Sometimes people are afraid to ask questions because they think it may appear to others that they don’t have all the answers (which, by the way, is perfectly okay). More often, asking questions shows others that you are curious, detail-oriented, eager to learn, interested and engaged.

Ask questions of your experienced colleagues, consulting or support teams at your Broker Dealer or investment partners. You are likely surrounded by a seasoned team of industry experts – so utilize them.

Lastly, ask your clients questions! Asking your clients questions shows that you are interested in their goals and their lives. It allows you to show that you are engaged and committed to their plan. It will help you get to know your clients better and identify opportunities to help better serve them. All of this will help you to build a relationship and gain your clients’ trust.

  1. Schedule Time For Education

A common misconception is that experience equals expertise. However, time in the industry does not necessarily make a person an expert. Some individuals can gain more knowledge and expertise in a shorter amount of time than others may gain during an entire career.

Here’s a tip: Block off time on your calendar for education every week. During certain times in your career (e.g. when training or studying for certain industry licenses or certifications) the time you set aside for education weekly will likely be much higher. But, once you hit a point of “maintenance,” prioritizing education is key. This may consist of reading articles or research papers, watching webinars, or scheduling a call with a colleague or another industry professional to ask questions about a part of the business you do not understand well. Before you know it, you may be more of an “expert” on certain topics than those who have been in the industry much longer than you.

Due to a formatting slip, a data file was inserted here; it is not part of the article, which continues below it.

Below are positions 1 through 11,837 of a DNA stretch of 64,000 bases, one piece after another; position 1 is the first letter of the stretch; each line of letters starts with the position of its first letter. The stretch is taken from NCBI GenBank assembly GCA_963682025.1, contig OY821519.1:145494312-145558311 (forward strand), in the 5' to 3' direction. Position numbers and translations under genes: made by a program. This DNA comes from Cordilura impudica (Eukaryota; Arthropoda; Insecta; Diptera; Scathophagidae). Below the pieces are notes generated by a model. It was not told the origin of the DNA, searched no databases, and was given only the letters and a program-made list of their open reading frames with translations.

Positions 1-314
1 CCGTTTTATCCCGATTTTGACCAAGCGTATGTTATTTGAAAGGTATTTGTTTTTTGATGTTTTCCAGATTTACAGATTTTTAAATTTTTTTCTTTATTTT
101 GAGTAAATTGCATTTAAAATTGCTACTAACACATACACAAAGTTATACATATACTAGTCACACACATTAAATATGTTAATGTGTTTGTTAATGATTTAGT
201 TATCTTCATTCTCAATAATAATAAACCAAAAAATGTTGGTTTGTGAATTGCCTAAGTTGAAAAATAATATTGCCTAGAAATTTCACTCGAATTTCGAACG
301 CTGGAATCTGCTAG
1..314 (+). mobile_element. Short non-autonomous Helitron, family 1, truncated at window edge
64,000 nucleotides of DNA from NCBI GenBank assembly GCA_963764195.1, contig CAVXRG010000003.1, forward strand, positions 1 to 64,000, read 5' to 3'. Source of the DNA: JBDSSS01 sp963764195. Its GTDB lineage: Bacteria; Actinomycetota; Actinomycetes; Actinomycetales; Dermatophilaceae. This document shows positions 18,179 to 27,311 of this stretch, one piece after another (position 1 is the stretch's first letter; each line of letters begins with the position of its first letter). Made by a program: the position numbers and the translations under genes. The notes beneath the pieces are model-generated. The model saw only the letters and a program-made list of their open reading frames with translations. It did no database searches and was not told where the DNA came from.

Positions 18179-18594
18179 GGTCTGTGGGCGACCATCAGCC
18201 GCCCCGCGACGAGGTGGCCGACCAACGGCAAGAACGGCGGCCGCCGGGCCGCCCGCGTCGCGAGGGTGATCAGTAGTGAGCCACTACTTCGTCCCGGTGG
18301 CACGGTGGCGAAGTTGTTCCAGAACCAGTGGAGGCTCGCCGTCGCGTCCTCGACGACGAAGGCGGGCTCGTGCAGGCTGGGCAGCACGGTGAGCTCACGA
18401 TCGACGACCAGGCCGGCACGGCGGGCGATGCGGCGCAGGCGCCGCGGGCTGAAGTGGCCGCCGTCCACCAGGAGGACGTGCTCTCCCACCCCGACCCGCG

1. Outsource When Needed

Let’s face it. This industry is complicated and sometimes no matter how much you prepare, how many questions you ask, how well you know your client, and how much time you invest in continuing education, there may be parts of your role that you (and your client) would be better off outsourcing.

Over time, the role of a financial advisor has expanded. There are many responsibilities included in helping a client achieve their goals and financial wellness – developing a financial plan, selecting investments, taxes, estate planning, etc. With limited hours in a day, it is not an easy task to develop expertise in every area.

The good news? You don’t have to do it all. There are experts who can help. As someone who may have to overcome the perceived disadvantage of being inexperienced, outsourcing may make your clients feel more confident in your plan. By deciding to outsource your investments to a professional investment management firm, your clients may feel at ease that your lack of time in the industry will not hinder their potential investment performance.

  1. Address the Elephant in the Room

It’s no secret that you are young. So, take control of the conversation and address this with potential clients at the beginning. You can say, “Look, I know I’m young and may not have as many years under my belt as others, but what I lack in years of experience I make up by X, Y, Z.” Change the narrative before clients have an opportunity to jump to (negative) conclusions. Take what could be perceived as a disadvantage and show them how it can be an advantage for them.

The Last Word

Be prepared, eager and engaged. Be committed to continual improvement. And leverage industry experts where needed. By taking control of the narrative and changing the perception around your lack of experience, you will be given more opportunities to gain the trust of your clients.